How to Write a Business Plan
What is a Business Plan?
Business plans are essentially resumes for companies. They provide a description of what your business involves, how it hopes to operate, what level its earnings are expected to reach, and how soon those milestones will be met. Anyone who wants to start a business must write a business plan, primarily because no financial institution will loan you money without first seeing your blueprint for success. There are countless business plan templates available online or at your local bookstore, and sample business plans are usually sufficient to provide all the necessary information for more than 90 percent of prospective business owners. Here is a business plan example to get you started.
Sample Business Plan
The term “template” can mean a standardized document that contains a basic layout in which details are added to customize it for a specific use. A template business plan is an outline where you add information about your company to create a unique presentation. Every business plan should contain the following sub-headings:
- Executive summary – The opening section should include introductory information about your company, including the date it started, the names and titles of the owners, an accounting of the employees, and a description of the premises. It should also contain a summary of the rest of the document, as oftentimes the executive summary is the only section anyone reads in great detail. You will want to briefly describe the product or service your company provides, a description of your marketing strategy, your expected sales numbers, startup cash on hand, financial requirements going forward, and any selling success to date.
- Company overview – Beyond the summary noted above, each subsequent segment should include as much information as possible. Here you will include detailed biographies on each of the principal owners, especially as they relate to the field in which your company will operate. Briefly explain the industry and discuss both its current financial state and future expectations. Describe any new products or developments that will positively or negatively affect your company’s position in this industry, and be sure to mention any innovations that you bring to the table. Outline your core client base, provide the names of specific customers you have targeted, and describe exactly how you plan to win them over.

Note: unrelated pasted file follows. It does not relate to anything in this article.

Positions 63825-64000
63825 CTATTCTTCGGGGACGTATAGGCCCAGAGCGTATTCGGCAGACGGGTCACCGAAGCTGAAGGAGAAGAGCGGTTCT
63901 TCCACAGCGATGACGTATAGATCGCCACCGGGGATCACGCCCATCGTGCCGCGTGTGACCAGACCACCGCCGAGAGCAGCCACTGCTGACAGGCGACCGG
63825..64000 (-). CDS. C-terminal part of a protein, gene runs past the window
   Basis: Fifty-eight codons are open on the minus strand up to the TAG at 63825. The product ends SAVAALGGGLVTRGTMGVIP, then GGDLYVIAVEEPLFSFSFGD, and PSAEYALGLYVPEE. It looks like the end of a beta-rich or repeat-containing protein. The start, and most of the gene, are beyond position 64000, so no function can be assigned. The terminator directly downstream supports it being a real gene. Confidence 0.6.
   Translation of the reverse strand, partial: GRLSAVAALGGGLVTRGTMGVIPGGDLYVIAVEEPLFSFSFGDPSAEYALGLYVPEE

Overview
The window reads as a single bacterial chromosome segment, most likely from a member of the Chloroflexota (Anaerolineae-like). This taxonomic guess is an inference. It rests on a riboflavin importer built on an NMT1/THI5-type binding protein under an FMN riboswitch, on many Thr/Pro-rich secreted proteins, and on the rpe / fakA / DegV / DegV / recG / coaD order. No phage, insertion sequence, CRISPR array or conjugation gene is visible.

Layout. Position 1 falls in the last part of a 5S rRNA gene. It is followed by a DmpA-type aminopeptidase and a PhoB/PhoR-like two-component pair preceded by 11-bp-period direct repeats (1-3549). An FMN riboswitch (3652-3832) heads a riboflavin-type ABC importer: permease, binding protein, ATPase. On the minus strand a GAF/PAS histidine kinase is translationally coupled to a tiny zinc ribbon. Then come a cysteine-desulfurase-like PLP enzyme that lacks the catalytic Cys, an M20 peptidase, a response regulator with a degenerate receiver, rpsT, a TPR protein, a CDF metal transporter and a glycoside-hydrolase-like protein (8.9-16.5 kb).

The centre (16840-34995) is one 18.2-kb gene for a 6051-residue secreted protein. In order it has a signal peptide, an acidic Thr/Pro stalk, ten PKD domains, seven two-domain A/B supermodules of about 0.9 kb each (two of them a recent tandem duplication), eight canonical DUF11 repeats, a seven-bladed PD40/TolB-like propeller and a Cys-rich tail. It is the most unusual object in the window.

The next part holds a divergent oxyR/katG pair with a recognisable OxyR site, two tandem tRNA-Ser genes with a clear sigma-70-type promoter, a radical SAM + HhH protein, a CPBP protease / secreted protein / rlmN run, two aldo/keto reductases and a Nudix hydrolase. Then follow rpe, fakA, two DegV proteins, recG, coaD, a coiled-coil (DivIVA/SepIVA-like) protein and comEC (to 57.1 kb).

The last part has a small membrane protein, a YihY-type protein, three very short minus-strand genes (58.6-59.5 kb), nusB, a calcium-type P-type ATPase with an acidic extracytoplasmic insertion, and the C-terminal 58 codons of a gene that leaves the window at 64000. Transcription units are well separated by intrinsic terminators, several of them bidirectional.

- Market analysis – This section expands on some of the material contained in the company overview, notably estimating the size of the current market you plan to enter, how and when it is expected to grow, which trends are most likely to affect your operation, who your primary competitors are, where you will price your goods or services (and how that compares to the rest of the industry), and what your company has done so far to break into the market. This is a good place to list your suppliers or vendors and also include testimonials from them, if possible.
- Sales strategy – Lay out everything you plan to do in both marketing and sales, including a description of your ad materials, what kind of marketing vehicles you will use (direct mail, e-mail, Web site, event sponsorship, etc.), and how you expect to sell and deliver your product or service to end users. Describe the makeup of your sales staff and include a projection of expected sales through the first eight to twelve business quarters.
- Operations plan – Describe your place of business and provide an example of what everyone is expected to do on a day-to-day basis. List the equipment you have and need, making sure to include prices and sources. Outline your method of keeping track of inventory, and detail the processes you will employ to track sales, purchases, and customer satisfaction.
- Management plan – List the number of employees you will need and how much it will cost the company to maintain that level of service. Explain your hiring methods as well as what skills your employees require to fulfill their job descriptions. List the benefits you offer, summarize the cost of doing so, and include a copy of employee procedures and policies.
- Financial information – Aside from the executive summary, this is the most important section of your business plan. Attach profit-and-loss statements and an analysis of the money you need to break even and then move into profitability. Provide a list of sources and uses of funds, and include a detailed cash flow projection. Explain exactly where the money will go (real estate, capital equipment, inventory, and personnel), and what the expected exit strategy will be for anyone investing in your business.
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